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Yoga for Mental and Physical Fitness
Yoga for Mental and Physical Fitness

Posted on October 27, 2013 by admin There have been 0 comments

Looking for an exercise program that is easy to learn, requires little equipment and relaxes and soothes the mind while toning the body?  Do you also want to strengthen your cardiovascular system, tone and stretch your muscles and improve your mental fitness? If so, and traditional exercise programs haven't captured your interest or aren't working, yoga may be the answer for you.

Although yoga seems like a hot new trend, it began more than 3,000 years ago in India.  Yoga is a Sanskrit word meaning to "yoke" or unite the mind body and spirit.  Yoga is a lifestyle practice in which physical exercise is just one component. Other yoga aspects involve training the mind and breath and developing one's spirituality. Westernized yoga tend to focus on learning physical poses called asanas.

A new form of healing based on a merging of traditional yoga and modern medicine is known as yoga therapy.  Within this approach, medical assessments are taken into consideration to tailor yoga practices to meet individual needs for treatment of a variety of physical and mental-emotional conditions.  Yoga therapy has also been useful during pregnancy to help women prepare for child birth and it has proven beneficial to the elderly, helping them to maintain strength and flexibility while promoting their mental and physical health.

Yoga offers a variety of benefits to improve one's flexibility, strength, overall health and fitness.

 

Improvement in Flexibility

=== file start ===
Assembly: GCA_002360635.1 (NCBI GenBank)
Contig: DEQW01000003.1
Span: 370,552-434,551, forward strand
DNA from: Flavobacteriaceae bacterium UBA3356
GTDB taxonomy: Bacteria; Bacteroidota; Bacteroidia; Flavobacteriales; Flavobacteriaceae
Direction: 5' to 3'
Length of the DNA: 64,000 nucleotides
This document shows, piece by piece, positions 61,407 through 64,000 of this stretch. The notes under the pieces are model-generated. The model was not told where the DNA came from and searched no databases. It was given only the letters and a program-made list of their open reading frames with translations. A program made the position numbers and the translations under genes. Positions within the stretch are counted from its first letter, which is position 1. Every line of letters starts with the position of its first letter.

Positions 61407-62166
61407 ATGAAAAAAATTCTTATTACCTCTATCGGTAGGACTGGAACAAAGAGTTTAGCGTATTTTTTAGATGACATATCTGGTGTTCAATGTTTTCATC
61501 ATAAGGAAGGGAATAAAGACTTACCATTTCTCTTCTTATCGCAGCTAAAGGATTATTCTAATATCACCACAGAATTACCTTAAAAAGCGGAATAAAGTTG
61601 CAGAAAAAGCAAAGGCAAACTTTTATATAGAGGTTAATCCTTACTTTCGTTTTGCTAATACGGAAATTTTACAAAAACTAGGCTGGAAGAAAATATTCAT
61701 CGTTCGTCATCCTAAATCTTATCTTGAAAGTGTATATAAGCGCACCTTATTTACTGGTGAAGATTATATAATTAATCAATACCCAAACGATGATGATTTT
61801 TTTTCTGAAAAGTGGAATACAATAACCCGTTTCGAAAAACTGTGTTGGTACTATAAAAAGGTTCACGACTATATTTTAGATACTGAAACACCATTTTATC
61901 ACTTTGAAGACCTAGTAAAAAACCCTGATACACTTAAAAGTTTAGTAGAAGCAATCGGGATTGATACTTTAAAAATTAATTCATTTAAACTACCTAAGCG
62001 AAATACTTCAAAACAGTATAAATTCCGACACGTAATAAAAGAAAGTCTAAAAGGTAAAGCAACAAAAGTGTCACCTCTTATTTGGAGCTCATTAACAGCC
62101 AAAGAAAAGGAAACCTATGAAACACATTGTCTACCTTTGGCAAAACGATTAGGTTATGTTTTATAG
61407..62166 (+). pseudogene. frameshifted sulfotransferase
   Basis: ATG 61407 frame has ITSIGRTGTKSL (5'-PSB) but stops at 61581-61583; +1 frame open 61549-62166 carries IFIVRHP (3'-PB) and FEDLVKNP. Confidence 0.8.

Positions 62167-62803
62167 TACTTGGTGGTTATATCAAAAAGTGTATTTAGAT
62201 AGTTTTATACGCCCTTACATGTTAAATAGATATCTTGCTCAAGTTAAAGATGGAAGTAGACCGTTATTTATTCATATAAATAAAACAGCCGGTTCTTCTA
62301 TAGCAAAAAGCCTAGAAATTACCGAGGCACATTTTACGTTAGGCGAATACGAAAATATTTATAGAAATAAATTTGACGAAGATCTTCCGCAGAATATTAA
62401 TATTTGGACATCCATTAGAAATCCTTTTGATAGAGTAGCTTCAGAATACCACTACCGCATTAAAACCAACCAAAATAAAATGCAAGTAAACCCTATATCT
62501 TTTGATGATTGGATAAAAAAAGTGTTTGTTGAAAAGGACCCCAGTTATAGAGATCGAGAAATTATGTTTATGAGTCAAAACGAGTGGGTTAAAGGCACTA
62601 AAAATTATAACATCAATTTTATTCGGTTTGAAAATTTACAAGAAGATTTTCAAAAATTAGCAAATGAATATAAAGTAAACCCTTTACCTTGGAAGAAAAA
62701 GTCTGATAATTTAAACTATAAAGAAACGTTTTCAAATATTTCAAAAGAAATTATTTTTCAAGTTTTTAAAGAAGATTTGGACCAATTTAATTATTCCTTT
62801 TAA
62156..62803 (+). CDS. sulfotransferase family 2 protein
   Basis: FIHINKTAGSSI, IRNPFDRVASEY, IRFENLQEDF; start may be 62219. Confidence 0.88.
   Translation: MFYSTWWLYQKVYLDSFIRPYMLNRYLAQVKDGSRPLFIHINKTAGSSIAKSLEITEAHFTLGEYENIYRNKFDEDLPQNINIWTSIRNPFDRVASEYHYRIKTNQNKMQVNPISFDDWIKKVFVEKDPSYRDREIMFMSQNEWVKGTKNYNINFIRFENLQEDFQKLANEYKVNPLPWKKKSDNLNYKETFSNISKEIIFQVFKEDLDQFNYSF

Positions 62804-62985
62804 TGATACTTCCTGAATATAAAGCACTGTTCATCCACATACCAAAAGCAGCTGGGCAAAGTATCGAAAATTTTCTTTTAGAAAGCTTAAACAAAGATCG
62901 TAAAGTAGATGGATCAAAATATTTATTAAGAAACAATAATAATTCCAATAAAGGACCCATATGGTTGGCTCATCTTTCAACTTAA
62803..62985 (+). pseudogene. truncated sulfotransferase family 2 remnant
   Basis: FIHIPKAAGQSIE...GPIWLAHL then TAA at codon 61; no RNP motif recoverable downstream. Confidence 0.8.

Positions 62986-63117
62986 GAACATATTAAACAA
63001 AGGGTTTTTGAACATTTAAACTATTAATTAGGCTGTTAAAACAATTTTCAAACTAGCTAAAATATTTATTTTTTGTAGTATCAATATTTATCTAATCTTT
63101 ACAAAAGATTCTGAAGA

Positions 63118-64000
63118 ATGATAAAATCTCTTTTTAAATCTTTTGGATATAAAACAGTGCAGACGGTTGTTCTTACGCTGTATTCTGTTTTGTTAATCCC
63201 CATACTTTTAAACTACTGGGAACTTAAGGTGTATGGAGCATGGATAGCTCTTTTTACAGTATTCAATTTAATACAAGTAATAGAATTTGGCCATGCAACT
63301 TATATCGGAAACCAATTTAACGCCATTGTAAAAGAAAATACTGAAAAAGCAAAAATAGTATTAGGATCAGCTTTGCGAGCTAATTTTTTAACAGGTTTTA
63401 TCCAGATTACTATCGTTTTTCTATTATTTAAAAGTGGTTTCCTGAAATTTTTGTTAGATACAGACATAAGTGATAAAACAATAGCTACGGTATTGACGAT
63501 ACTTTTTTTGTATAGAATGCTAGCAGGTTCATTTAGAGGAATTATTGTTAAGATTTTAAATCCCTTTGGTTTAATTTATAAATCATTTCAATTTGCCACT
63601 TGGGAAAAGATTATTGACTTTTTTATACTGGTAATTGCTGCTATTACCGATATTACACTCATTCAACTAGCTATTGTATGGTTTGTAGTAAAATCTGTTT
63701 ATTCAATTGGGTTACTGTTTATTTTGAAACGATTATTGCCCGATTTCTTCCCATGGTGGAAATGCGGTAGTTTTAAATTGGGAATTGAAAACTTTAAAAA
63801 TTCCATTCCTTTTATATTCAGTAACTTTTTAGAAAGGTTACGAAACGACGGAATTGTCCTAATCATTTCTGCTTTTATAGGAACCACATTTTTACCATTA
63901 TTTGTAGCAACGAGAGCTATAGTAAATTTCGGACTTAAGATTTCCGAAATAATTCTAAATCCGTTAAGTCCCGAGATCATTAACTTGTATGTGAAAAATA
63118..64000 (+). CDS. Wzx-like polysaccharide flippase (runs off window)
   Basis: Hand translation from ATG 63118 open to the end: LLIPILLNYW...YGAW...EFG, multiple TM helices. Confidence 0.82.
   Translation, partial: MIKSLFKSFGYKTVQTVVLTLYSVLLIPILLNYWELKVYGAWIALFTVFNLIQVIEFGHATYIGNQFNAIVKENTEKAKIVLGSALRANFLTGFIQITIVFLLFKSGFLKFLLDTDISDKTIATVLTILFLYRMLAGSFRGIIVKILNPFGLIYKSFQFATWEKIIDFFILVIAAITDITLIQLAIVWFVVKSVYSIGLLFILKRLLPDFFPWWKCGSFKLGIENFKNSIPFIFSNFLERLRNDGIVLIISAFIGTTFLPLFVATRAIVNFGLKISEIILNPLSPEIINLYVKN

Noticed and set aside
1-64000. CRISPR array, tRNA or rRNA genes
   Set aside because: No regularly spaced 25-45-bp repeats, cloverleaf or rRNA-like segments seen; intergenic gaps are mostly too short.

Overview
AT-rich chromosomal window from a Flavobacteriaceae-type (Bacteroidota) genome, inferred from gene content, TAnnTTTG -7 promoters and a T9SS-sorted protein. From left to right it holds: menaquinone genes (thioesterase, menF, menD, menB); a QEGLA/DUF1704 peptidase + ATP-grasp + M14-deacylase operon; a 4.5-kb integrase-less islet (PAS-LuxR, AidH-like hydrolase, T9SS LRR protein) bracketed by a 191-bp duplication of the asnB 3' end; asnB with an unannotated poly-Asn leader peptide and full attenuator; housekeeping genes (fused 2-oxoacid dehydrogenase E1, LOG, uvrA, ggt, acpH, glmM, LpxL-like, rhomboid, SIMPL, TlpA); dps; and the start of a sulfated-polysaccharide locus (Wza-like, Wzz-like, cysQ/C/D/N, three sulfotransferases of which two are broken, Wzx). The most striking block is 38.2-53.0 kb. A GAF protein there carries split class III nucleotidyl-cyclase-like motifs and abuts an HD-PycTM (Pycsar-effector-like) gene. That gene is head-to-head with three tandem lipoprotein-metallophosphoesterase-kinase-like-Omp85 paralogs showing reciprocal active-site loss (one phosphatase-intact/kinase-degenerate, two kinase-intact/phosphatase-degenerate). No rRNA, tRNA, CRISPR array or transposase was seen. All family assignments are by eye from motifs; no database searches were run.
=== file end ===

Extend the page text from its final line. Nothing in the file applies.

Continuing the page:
No matter how old you are, or what physical condition you are in, it is never too late to improve you flexibility.  Yoga does this by safely stretching your muscles, thereby releasing the lactic acid that builds up with muscle use, the accumulation of which causes stiffness, tension, pain and fatigue. Yoga also increases the range of motion in joints and produces a more fluid feeling in the body.

In addition to stretching muscles, yoga also stretches the soft tissues, such as ligaments, tendons and the fascia sheath surrounding muscles.  Improvement is usually seen in a short period of time.

 

Improvement in Strength

Yoga styles vary in the level of vigorous movement. Styles such as astanga and power involve a high level of vigorous activity, while other styles, such as lyengar focus less on movement and more on precise alignment in poses.  While some styles may provide faster results than others, they all provide significant strength and endurance benefits.

Some poses, such as the Downward Dog http://yoga.about.com/od/yogaposes/a/downdog.htm or the Upward Dog http://yoga.about.com/od/yogaposes/a/upwarddog.htm build upper body strength, a crucial element of physical conditioning as people age.  Standing poses such as the Chair Pose  http://www.abc-of-yoga.com/info/chair-pose.asp build strength in the lower body.

 

Improvement in Balance

 

Increased strength and flexibility promotes better posture.  Greater core strength of deep abdominal helps you to sit and stand upright, and the increased body awareness developed by yoga tells you quickly when you are slouching or slumping so that you can adjust your posture.